Difference between revisions of "Project:Captive Ring Turning"

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(second gallery: ring attempts)
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You'll need especially even-grained and dense wood for this project or the rings are prone to breaking.
 
You'll need especially even-grained and dense wood for this project or the rings are prone to breaking.
  
I was very happy with the '''apple''' log I had laid aside for this project all along, but the birch I used as a first test behaved pretty bad.
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I was very happy with the '''apple''' log I had laid aside for this project all along, but the birch and especially fir that I used as first tests behaved pretty badly.
  
 
<br clear=right>
 
<br clear=right>
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== Making the Hook Tool ==
 
== Making the Hook Tool ==
 
First of all, I made the special tool needed to undercut the rings. There are commercial "ring" or "hook" tools available but I had [[YouTube Makers|seen]] DIY versions made from [[Hex Keys|hex keys]] and obviously just had to try that!
 
First of all, I made the special tool needed to undercut the rings. There are commercial "ring" or "hook" tools available but I had [[YouTube Makers|seen]] DIY versions made from [[Hex Keys|hex keys]] and obviously just had to try that!
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File:captive rings - test03.JPG
 
File:captive rings - test03.JPG
 
</gallery>
 
</gallery>
'''lessons learned:''' wood too soft, piece too thin
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<center>'''lessons learned:''' wood too soft, piece too thin</center>
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<gallery mode=packed widths=200 caption="next try: birch (poor quality)">
 
<gallery mode=packed widths=200 caption="next try: birch (poor quality)">
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File:captive rings - test13.JPG
 
File:captive rings - test13.JPG
 
</gallery>
 
</gallery>
'''lessons learned:''' wood still a bit too soft, [[Parting Tool|parting tool]] much more suitable to define the ring width than [[Spindle Gouge|spindle gouge]], poor bevel on the hook tool, use even less force than usual
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<center>'''lessons learned:''' wood still a bit too soft, [[Parting Tool|parting tool]] much more suitable to define the ring width than [[Spindle Gouge|spindle gouge]], poor bevel on the hook tool, use even less force than usual</center>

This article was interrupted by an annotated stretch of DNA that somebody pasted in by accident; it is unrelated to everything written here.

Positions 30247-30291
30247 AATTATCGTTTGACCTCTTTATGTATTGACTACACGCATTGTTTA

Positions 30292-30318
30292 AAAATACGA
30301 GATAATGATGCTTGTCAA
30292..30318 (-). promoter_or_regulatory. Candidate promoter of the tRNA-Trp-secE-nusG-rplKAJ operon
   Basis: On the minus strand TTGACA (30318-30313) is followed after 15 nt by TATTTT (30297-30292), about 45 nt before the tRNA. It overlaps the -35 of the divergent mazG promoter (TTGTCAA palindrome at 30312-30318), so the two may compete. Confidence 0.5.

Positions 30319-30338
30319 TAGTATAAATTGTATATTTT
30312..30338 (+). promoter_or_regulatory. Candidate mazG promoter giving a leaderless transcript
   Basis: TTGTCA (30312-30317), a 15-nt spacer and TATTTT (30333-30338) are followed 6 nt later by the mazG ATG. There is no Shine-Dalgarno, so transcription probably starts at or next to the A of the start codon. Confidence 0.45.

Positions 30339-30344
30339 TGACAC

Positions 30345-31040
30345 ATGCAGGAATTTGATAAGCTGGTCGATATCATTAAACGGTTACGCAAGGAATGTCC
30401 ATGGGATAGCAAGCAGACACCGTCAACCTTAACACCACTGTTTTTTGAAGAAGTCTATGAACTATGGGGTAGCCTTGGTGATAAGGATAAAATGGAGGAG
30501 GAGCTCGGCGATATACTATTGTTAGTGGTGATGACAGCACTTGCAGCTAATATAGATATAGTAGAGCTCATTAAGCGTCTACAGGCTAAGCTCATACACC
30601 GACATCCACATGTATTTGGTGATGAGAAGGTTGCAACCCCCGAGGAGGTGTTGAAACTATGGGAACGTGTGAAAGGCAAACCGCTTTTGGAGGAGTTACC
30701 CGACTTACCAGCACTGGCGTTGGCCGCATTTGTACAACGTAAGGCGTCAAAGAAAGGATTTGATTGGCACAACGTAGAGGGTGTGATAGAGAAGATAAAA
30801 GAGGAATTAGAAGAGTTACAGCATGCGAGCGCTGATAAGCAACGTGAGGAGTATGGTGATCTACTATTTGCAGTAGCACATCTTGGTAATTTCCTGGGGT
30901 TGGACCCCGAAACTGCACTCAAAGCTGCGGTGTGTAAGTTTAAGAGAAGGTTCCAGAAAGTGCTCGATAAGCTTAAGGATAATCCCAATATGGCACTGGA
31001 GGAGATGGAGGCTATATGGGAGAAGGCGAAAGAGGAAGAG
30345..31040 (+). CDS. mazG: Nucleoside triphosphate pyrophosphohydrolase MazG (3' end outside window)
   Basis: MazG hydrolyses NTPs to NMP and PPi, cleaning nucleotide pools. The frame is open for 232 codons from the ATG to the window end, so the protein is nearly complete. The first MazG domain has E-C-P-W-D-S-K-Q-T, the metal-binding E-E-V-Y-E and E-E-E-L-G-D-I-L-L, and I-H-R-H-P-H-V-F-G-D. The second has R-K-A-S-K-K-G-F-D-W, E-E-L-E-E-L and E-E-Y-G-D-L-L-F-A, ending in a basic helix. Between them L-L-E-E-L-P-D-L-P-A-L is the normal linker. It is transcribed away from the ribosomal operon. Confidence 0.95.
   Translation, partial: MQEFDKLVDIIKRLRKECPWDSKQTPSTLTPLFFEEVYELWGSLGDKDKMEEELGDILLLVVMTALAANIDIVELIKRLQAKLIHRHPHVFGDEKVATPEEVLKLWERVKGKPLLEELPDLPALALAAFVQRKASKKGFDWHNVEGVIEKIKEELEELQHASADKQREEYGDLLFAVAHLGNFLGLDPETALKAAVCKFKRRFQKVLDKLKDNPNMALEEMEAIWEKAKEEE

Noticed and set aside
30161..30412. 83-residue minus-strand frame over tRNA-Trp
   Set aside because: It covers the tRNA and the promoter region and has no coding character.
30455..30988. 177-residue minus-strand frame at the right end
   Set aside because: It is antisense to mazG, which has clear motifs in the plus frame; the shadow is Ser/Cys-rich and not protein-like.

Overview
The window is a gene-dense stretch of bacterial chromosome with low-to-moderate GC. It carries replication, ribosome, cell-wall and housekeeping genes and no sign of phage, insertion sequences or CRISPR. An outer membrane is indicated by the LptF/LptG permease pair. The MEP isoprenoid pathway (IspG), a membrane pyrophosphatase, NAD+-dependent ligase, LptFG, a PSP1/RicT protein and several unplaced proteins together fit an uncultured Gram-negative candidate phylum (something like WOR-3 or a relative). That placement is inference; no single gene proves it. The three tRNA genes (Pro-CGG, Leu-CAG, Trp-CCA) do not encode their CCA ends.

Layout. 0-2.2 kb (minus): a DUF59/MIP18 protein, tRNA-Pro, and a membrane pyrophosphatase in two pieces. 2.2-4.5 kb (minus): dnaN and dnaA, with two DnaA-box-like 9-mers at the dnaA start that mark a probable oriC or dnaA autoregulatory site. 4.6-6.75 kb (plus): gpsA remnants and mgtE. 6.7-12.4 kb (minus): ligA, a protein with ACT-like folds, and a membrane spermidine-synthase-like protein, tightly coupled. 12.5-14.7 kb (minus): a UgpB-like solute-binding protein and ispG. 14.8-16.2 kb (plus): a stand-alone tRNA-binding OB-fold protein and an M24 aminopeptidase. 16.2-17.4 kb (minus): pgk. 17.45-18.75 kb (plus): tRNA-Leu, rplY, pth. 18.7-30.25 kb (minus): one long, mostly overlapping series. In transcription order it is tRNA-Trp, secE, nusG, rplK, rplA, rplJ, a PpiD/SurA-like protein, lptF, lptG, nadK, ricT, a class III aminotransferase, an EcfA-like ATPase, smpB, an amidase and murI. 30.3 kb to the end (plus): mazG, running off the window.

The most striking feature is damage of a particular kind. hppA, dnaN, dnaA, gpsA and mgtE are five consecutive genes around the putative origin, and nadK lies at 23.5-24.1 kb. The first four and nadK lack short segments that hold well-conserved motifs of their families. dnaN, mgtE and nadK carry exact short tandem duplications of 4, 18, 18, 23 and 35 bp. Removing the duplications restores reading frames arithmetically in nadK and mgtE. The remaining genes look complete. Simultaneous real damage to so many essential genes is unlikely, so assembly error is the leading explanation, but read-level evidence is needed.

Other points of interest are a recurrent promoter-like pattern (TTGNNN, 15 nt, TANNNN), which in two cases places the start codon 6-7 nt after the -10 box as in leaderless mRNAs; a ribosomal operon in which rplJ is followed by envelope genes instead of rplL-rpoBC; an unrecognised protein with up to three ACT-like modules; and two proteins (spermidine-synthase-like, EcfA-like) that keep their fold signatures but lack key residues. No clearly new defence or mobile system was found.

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The second birch ring turned out (no pun intended) a lot better than the first so I decided to get serious!
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The second birch ring turned out a lot better than the first so I decided to get serious!
  
  

Revision as of 09:17, 13 July 2019

ProjectInfoBox

Captive Ring Baby Rattle

Captive rings - test13.JPG
Status: done, now adding photos
Release Date: March 2019
Initiator: Lukas
Materials Used: wood (apple log, self-dried), beeswax
Tools Used: woodturning tools:
Approx. Cost: next to nothing


Turning "captive rings" is a tricky technique, but tried by many woodturners at some point.

I taught myself how to do it in order to make a one-piece rattle for some awesome babies!

tl;dr

  • hard wood
  • patience
  • shape & sand as much as you can before "freeing" the ring
  • expect some burn marks

Choosing the Material

You'll need especially even-grained and dense wood for this project or the rings are prone to breaking.

I was very happy with the apple log I had laid aside for this project all along, but the birch and especially fir that I used as first tests behaved pretty badly.


Making the Hook Tool

First of all, I made the special tool needed to undercut the rings. There are commercial "ring" or "hook" tools available but I had seen DIY versions made from hex keys and obviously just had to try that!

Materials:

Educative Failures

lessons learned: wood too soft, piece too thin


lessons learned: wood still a bit too soft, parting tool much more suitable to define the ring width than spindle gouge, poor bevel on the hook tool, use even less force than usual


The second birch ring turned out a lot better than the first so I decided to get serious!


more coming soon!